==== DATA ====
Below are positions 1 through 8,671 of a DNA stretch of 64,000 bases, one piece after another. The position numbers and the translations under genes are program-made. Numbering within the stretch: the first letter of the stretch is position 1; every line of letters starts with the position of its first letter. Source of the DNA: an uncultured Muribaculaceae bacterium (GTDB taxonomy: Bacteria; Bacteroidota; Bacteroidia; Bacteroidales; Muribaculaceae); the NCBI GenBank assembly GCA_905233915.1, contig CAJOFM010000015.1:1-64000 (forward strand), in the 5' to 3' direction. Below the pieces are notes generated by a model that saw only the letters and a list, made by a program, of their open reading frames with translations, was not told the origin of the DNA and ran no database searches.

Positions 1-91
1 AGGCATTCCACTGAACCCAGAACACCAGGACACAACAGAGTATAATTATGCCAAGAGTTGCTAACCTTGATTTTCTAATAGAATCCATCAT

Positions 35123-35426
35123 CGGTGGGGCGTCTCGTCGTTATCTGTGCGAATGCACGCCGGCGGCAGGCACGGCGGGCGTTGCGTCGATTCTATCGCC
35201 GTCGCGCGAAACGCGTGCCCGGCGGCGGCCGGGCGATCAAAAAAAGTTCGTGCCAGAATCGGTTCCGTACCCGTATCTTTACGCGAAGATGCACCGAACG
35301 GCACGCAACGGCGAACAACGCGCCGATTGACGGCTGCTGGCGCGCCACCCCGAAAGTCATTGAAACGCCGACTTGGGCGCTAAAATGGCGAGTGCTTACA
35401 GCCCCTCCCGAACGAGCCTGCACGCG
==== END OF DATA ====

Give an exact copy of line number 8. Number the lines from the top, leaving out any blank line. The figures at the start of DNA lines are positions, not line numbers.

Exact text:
35401 GCCCCTCCCGAACGAGCCTGCACGCG